Parker, by contrast, was dedicated to the money he could pump out of Elvis. His merchandising alone grossed over $22 million by the end of 1957. It was arguably the first marketing campaign aimed squarely at the teen demographic. He sold Elvis hats, lipstick, sneakers, charm bracelets, record players, and teddy bear perfume. He even sold “I Hate Elvis” buttons.
“The carnie’s job is to bring people to the glittering lights on the outside of town, promise them something they’ve never experienced before, and then almost giving it to them, at a cost,” Hanks told The New York Post.
Luhrmann’s film sees Presley through the deathbed memories of the Colonel, and his accounting would claim victory. His client is still the biggest selling solo artist of all time, whitening African American gospel and blues into something that conservative 1950s middle-America could dance to, and making a fortune off it. Parker initially took a 25 percent commission, which grew to 50 percent. He made more off the toys, TV appearances, and acting roles, than Elvis.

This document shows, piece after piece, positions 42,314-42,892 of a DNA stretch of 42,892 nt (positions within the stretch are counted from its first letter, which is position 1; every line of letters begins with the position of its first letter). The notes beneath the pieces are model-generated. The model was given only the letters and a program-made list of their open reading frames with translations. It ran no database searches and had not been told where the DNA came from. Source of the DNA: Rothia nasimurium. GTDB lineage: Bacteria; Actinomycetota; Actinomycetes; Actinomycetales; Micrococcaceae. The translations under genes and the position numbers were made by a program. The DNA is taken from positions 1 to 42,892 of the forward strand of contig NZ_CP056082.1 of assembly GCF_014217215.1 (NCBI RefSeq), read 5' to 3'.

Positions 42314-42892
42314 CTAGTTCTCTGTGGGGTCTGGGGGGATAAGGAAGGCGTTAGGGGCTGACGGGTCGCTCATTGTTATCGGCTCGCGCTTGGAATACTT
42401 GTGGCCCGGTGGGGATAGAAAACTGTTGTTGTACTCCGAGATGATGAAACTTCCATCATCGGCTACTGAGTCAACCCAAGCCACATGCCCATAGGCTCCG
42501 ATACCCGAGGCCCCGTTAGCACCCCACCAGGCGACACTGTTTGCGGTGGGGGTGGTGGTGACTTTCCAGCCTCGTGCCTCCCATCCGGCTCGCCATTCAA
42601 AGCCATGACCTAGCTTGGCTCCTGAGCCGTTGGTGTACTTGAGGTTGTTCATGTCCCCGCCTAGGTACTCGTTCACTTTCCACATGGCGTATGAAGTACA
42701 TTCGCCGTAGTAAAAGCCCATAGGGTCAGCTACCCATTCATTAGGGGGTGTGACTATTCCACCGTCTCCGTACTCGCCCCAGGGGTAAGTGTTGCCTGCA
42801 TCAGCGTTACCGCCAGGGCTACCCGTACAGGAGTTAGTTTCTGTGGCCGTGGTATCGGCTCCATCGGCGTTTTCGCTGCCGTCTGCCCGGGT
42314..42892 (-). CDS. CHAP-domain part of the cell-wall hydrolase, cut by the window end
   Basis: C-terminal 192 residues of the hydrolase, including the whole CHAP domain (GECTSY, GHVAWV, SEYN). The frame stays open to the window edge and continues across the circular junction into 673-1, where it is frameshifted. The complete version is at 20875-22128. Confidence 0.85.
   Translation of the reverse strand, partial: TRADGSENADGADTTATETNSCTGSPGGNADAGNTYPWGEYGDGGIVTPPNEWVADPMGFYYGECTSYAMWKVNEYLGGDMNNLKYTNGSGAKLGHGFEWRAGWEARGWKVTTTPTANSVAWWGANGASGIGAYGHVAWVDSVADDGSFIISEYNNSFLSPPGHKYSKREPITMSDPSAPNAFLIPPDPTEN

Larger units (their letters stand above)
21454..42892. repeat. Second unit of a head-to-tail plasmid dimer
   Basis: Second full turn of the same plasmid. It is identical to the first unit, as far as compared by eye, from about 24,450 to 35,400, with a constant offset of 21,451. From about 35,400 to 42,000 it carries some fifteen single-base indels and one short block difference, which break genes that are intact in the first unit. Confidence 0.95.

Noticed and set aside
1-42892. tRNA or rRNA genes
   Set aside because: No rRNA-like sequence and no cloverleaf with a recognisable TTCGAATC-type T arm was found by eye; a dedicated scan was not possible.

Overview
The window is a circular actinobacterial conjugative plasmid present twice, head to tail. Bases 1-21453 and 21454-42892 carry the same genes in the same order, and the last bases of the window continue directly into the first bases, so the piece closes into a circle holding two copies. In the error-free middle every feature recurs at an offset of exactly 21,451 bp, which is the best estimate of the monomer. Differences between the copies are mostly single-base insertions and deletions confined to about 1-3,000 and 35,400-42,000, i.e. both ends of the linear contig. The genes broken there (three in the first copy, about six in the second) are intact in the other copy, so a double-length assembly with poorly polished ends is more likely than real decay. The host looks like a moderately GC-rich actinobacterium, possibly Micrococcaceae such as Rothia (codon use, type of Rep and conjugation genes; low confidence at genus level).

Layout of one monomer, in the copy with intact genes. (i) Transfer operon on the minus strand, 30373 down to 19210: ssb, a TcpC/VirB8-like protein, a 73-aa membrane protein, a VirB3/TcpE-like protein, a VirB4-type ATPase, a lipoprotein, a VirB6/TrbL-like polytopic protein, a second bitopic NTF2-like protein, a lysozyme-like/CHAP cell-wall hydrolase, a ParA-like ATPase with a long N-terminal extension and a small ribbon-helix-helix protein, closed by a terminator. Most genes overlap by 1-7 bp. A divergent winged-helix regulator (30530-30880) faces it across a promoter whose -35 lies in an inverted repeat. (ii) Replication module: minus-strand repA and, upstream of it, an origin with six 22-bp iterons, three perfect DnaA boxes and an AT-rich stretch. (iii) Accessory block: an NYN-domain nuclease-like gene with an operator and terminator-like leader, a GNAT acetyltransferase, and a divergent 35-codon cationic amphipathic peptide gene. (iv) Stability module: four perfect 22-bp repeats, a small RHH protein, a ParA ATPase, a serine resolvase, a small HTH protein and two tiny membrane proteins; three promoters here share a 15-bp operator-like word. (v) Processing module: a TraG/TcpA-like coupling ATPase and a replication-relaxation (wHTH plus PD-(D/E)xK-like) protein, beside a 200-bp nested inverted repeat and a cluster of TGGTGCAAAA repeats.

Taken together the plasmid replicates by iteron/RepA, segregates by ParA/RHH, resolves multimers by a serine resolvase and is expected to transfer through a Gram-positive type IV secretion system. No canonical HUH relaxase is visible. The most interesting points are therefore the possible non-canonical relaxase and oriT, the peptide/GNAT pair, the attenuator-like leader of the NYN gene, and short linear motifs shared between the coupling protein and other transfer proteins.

“Was he a cheap crook that played fast and loose? Yeah,” Hanks said at Cannes “The amount of ways that Parker cheated people out of nickels and dimes, and dollars is extraordinary. As far as his background, I think no one knew the Colonel’s background. There are some extraordinary, tabloidy, melodramatic stories about why and how he left Holland. I’d like to think, yeah, he was running away from an aspect of his past and escaping his small town, and who among us wouldn’t jump at an opportunity to do that very thing?”